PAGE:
DNG converters are supposed to support DNG files of camera models of which they have no prior knowledge, but they can't support a camera with a new type of sensor.

There is of course "linear DNG" which aren't "raw" but are supposed to be able to contain all the possible information in a raw file.

In short , there is not now nor ( I hope ) will there ever be a "universal raw format"

The only way to have a "universal raw format" , is to freeze sensor technology, which would be a bad thing.

As others already have mentioned, it obviously is better to shoot PEF and then convert those to DNG using the latest Adobe DNG Converter.

For those Pentax DNG images that you already have, converting them to Adobe DNG (using the Adobe DNG Converter) might be a good idea. At least, this was recommended for Leica DNG files out of the Leica DMR digital back.

By the way, did you notice that the DNG file format comes in three flavours? They are called DNG 1.0, DNG 1.1, and DNG 1.2. Adobe DNG Converter versions 2.3 through 3.2 created DNG 1.0 files; versions 3.3 through 4.3.1 created DNG 1.1 files, and finally versions 4.4 and 4.4.1 are now writing DNG 1.2 files. As far as I understand, all DNG format versions are forward and backward compatible ... so old ACR 2.4 can still read DNG 1.1 and 1.2 files (but cannot exploit the latest features of course).

-- Olaf

Peter Croft: What options are you using with the converter? it sounds like you are exporting to linear DNG, and/or maybe embedding the original file inside the DNG, making for a huge filesize.

I would not use a linear DNG with a Bayer pattern sensor, but rather with "exotic" sensors designs, and only to be able to open the files in some third party converters that do not support these sensors.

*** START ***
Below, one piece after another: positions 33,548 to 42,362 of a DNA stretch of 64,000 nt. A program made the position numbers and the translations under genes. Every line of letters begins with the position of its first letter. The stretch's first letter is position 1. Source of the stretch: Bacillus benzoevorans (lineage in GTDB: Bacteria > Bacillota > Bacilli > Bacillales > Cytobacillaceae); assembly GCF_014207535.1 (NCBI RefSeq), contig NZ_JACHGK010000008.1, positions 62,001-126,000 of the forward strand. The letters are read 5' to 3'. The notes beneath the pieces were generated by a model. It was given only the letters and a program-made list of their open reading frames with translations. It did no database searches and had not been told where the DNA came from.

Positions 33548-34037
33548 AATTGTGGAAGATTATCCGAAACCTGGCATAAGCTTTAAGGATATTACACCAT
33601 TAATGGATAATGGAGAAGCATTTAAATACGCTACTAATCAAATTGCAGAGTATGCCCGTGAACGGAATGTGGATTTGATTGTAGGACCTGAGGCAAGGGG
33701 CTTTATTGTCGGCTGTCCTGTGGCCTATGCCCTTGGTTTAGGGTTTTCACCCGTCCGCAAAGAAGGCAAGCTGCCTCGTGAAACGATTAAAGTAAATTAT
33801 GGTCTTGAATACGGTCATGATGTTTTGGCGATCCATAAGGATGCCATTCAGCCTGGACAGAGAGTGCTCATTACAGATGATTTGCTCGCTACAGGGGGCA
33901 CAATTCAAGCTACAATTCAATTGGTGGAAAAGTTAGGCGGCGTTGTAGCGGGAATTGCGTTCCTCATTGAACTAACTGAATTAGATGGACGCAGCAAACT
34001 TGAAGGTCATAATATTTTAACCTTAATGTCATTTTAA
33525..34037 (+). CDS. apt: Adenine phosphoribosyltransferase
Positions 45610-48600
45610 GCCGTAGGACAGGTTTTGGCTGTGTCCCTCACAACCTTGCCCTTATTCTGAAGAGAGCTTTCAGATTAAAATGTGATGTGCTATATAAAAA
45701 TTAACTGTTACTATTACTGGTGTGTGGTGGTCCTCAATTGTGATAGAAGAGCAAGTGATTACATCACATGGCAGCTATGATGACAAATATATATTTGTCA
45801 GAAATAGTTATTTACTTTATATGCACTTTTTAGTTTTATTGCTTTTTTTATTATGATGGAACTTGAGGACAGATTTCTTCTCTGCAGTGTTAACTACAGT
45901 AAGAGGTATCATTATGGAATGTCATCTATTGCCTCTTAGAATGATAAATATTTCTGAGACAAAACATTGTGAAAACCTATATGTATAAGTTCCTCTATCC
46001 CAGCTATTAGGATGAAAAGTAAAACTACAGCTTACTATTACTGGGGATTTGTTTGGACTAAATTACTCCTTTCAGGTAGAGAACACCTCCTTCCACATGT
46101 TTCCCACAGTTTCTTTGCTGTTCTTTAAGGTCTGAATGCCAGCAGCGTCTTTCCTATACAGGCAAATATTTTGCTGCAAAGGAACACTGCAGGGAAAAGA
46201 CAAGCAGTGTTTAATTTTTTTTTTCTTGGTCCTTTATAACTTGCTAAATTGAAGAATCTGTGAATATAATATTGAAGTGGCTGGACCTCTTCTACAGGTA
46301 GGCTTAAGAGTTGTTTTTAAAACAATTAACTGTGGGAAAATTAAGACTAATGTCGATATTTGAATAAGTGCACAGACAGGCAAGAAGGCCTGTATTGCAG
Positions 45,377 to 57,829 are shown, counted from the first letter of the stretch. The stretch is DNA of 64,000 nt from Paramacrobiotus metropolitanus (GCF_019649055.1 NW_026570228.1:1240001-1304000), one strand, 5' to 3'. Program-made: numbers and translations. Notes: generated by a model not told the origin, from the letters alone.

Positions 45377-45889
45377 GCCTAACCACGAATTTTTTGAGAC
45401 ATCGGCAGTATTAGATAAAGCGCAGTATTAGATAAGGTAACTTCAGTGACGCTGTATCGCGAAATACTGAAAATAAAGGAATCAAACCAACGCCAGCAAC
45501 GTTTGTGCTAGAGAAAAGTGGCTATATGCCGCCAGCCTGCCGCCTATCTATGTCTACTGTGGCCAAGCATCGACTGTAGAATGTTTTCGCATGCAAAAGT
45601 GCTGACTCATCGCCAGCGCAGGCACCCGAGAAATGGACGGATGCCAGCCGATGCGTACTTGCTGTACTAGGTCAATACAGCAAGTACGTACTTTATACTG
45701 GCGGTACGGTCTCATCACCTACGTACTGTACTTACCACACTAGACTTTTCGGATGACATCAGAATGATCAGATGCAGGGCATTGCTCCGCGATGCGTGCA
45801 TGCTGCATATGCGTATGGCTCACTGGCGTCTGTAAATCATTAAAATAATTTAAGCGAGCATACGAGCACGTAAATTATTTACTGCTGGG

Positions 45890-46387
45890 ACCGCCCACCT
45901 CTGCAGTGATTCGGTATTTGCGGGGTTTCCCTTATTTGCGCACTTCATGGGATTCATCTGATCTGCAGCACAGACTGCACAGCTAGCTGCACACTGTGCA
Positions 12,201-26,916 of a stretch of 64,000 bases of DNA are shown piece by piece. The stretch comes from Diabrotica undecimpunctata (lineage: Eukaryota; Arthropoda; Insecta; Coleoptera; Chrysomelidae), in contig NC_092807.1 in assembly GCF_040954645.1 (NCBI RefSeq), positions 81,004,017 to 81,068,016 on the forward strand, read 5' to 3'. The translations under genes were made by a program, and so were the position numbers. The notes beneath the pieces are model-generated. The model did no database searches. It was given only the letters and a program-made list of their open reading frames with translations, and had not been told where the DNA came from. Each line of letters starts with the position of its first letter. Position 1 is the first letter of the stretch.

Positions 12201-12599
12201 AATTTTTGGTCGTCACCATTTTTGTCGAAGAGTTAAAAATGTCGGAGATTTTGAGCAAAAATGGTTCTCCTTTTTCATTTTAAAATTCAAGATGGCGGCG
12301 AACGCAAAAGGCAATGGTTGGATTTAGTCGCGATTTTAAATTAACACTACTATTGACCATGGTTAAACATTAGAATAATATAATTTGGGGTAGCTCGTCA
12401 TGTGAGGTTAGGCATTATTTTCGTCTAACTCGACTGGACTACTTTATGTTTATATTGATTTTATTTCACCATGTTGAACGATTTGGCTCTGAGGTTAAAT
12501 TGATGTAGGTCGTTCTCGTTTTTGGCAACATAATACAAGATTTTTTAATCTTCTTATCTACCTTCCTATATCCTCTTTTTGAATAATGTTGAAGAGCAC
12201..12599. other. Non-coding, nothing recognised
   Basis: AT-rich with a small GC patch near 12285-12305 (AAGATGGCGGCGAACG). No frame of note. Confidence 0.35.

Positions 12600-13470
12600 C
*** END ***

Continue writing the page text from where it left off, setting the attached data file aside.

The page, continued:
I have a similar problem with Bibble. If I save a raw scan from VueScan in DNG format, Bibble won't open it, even though it claims to support DNG. Why? Because the DNG is basically a wrapper around a plain TIFF file, and Bibble doesn't currently support native TIFF (even though many raw formats are actually variations on TIFF). Reading the small print, Bibble only supports DNG for certain supported cameras. Not so universal then.

"I buy Lightroom once and don't have to worry about raw conversion from then on."

Andreas - That's only true as long as you have a camera that's supported, and a newer version of Lightroom is not out yet. Usually you can only upgrade ACR (the "Develop" engine in Lightroom) in the newest version of Adobe tools. For instance, if you have Photoshop CS2 and buy a K20D, you can't upgrade ACR to support it; You have to buy the newer Adobe software.

Unless they've changed this with Lightroom as opposed to Photoshop, you won't be able to keep upgrading forever...

Adam Maas, there is no reason you would lose any of Capture NX's special abilities such as Auto CA correction, etc. if Nikon embraced DNG. The DNG file preserves all of the Nikon-specific metadata, even ones that aren't used by Camera Raw itself for image processing.

All that is required is for Capture NX to support the reading of DNG files (there is a public and free DNG SDK that would help them do this).

Same story for any other camera vendor (e.g., Canon).

Aaaaah, Pierre-Etienne, thank you. I hadn't noticed the Linear setting - that's the default, I didn't set it that way. Yes, now that I've set it to Preserve Raw Image, the G9 conversions are slightly smaller, and if I set the jpg preview to full size, they are the same size as the cr2 files.

Merci beaucoup.


Just confirms what I thought.

I know that the world isn't black and white but still can't resist this time:
Adobe rulez, Canikon sucks ;-))

Sorry and best always